As we get closer to the Olympics In Tokyo, some might suggest that golf has become even more disconnected from the iconic international sporting spectacle.
The focus, as it was in 2016 when golf returned to the Olympics for the first time since 1905, it is sadly linked to the number of players who have chosen not to travel to play. That’s understandable, up to a point, but you can always add another perspective. And here is the vision to consider: there will be many other young stars who will be a part of golf at the Games and who will proudly represent their country, and that has a significant impact.
If one takes the philosophy that golf as an Olympic sport help grow the game, make us think two things.
One, golf is well developed in the United States thanks to a large number of courses and endless professional, amateur and youth competitions that give players a world of opportunities. If the mission is to bring the sport to a younger audience, how could Justin Thomas (28), Xander Schauffele (27) and Collin Morikawa (24) not like to represent their flag in Tokyo?
Furthermore, in the context of stories about some golfers who do not want to play, these young people are eager to go. “It’s the Olympics,” said Morikawa, the 2020 PGA Championship winner. “To have the opportunity to represent your country, there is nothing like that.”
Schauffele, whose mother, Ping-Yi ChenBorn in China but raised mainly in Japan, she added that she loved Tokyo, “I love going there. I like their culture.”
Although Thomas, Schauffele, and Morikawa provide Americans with three young faces to identify themselves, America is already a nation with a very strong foundation in sports. So there is not so much pressure on these young players to be part of the beginning of a wave of golf growth, but simply pride in meeting their own expectations (and those of their country).
It is very different with the rest of the other 60 players, Which leads us to the other conclusion: not just taking the example of those experienced who have rejected the Games, but rather recognizing the crowd of young people who look at Tokyo 2020 as a dream scenario.
Abraham Ancer, who played in 2016 in Rio de Janeiro And being in Tokyo this year, he signaled that it would be an opportunity to spark even more the interest of millions of young golfers in Mexico. If he were to win that Olympic medal, what he considers to be the fifth ‘Major’, Ancer, 30, envisions huge growth in interest in golf in Mexico.
And I will definitely use it as motivation in Tokyo. “Any opportunity I may get to play for my country, I just really enjoy it,” Ancer said.
Similarly, 23-year-old Viktor Hovland he got into the Games. Surely the opportunity to compete against great players in an extraordinary setting means a lot, but it is the patriotic approach that is priceless.
“Norway has a very rich Olympic tradition, so I think it would be great if people at home become more enthusiastic about our sport. The mere fact of being able to compete as an Olympic athlete is a great honor and I hope I can represent my country well, “he says.
It might be suggested that the Olympic Games They are made for young stars who are passionate and international, names like Jon Rahm and Joaquin Niemann, for example. Although they live primarily in the United States, Rahm, 26, and Niemann, 22, have their hearts forever tied to Spain and Chile, respectively.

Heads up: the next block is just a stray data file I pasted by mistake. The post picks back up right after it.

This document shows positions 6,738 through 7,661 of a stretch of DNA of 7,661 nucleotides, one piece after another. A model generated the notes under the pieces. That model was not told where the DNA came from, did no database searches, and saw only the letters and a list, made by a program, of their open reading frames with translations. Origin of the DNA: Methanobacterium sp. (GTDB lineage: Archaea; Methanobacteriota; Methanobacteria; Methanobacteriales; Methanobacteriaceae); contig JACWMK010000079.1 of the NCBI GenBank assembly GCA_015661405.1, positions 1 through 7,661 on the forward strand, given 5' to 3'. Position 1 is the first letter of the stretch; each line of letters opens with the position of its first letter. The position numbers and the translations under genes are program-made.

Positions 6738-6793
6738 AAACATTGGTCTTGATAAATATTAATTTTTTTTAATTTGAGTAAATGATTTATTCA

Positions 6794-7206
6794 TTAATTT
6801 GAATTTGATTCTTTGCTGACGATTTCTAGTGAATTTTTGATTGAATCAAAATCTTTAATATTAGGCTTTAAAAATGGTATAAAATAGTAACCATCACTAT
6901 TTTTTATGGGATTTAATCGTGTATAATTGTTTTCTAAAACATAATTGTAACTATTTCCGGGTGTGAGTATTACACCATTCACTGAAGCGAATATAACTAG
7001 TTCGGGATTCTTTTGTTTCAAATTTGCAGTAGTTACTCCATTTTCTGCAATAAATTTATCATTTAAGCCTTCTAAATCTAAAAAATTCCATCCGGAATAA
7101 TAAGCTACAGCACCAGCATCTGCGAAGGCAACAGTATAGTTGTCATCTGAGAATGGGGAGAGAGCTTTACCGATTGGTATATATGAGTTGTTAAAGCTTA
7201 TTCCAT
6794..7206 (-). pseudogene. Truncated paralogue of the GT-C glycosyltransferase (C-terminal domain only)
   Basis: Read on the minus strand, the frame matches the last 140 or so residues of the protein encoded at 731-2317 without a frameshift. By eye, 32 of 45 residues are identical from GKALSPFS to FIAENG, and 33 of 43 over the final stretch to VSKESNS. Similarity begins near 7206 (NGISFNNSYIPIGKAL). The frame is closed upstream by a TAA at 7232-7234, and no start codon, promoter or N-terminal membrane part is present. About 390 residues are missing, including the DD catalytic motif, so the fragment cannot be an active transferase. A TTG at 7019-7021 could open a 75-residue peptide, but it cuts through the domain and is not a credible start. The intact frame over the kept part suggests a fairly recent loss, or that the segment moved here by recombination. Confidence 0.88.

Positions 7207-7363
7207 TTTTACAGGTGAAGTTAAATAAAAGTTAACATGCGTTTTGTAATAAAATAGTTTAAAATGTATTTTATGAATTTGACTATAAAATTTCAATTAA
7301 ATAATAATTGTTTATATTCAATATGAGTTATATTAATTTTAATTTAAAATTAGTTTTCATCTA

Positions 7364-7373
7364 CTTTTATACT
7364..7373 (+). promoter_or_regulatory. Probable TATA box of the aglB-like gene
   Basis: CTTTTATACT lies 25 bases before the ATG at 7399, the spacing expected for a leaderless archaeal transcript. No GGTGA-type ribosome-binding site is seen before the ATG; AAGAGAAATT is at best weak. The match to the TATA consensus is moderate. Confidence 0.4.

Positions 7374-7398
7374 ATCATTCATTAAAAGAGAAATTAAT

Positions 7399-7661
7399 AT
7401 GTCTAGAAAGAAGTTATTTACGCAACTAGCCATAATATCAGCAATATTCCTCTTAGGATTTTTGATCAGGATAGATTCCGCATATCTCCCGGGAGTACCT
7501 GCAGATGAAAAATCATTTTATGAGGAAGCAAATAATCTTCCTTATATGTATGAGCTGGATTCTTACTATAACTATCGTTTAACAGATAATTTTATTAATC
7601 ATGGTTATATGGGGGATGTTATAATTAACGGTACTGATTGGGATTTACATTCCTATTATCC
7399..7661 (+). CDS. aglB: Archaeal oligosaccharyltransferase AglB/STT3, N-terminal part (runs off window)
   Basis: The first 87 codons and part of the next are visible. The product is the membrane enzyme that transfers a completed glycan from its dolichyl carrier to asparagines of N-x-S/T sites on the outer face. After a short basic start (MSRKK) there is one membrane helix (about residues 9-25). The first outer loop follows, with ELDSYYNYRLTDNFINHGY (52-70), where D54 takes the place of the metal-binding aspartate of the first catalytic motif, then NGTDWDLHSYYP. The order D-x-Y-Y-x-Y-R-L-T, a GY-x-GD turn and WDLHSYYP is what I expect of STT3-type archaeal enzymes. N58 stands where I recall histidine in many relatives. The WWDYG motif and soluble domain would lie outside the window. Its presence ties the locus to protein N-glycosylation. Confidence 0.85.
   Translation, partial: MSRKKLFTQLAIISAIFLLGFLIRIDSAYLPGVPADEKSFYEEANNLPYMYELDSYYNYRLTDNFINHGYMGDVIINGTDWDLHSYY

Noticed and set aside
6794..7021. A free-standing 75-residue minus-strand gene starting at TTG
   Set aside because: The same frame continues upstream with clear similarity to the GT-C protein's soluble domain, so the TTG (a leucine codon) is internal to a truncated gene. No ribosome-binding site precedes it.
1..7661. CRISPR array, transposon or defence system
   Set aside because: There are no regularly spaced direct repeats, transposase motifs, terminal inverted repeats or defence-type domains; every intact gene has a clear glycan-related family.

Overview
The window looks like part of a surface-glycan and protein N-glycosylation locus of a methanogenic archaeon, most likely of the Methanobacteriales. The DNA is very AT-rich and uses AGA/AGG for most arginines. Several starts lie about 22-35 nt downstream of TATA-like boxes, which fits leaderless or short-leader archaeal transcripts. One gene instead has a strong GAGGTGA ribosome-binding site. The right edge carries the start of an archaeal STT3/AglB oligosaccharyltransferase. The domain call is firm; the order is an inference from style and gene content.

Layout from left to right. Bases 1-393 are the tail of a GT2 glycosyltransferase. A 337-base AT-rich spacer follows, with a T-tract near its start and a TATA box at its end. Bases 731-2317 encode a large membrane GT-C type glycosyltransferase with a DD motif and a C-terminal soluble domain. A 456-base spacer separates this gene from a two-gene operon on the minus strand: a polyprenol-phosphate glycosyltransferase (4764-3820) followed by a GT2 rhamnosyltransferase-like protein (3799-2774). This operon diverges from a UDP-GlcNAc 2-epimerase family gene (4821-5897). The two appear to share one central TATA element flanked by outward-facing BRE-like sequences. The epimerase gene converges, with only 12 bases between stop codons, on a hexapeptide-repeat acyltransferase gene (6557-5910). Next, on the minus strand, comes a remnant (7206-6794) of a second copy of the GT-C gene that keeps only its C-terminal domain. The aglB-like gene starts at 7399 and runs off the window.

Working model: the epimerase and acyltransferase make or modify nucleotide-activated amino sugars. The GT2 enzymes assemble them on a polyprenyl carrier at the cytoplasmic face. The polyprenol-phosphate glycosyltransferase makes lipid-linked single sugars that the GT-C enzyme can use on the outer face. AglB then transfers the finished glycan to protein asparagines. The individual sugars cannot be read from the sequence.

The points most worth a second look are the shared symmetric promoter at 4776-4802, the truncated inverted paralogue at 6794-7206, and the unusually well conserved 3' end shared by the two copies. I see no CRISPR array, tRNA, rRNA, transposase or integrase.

“I have been able to win championships representing Spain as a fan on almost every level imaginable, “said Rahm, the recent US Open winner.” Winning the gold medal (from the Olympics) would be amazing. “
Although Spain does not lack heroes who have done great things in golfLike players of the stature of Seve Ballesteros -one of the first to chew on the idea of the Olympic return- and Jos Mara Olazbal, the Olympic Games bring a patriotic spirit that envelops the Spanish soul and that will be very useful to continue planting the seeds. of golf within the borders of Spain. And Rahm is more than willing to cultivate them.
Niemann feels that the Games can also help Chile. The numbers emphasize the sport’s need for growth: There are only 60 professional golfers, 15,000 amateur golfers, and only 50 golf courses in his country. “For me,” said Niemann, who has already achieved a victory on the PGA Tour and has captivated a large number of fans, especially in Latin America, “it is something very important.
“There are many media in Chile and being able to play for a gold medal would be wonderful. It would be an honor for my country because we don’t have many gold medals. “
Only four golds
In fact, the total of Chilean sport is four gold medals in 40 Olympic Games. Yes, four. So when you know that Michael Phelps, by himself, won five gold medals at the 2016 Games in Rio de Janeiro, well, you have an idea why it would resonate loudly if Niemann or any other international player were to shine in Tokyo.
“It was always my dream to represent my country”, said Niemann, who has the Chilean flag stitched onto his golf bag. “Now to be able to do it at the Olympics, it’s incredible.”
Beyond that many focus on the absences of some names, there are young people eager to represent their country. And the Japanese dream that their young star, Hideki Matsuyama, will fight for the gold medal, no matter who his rivals may be.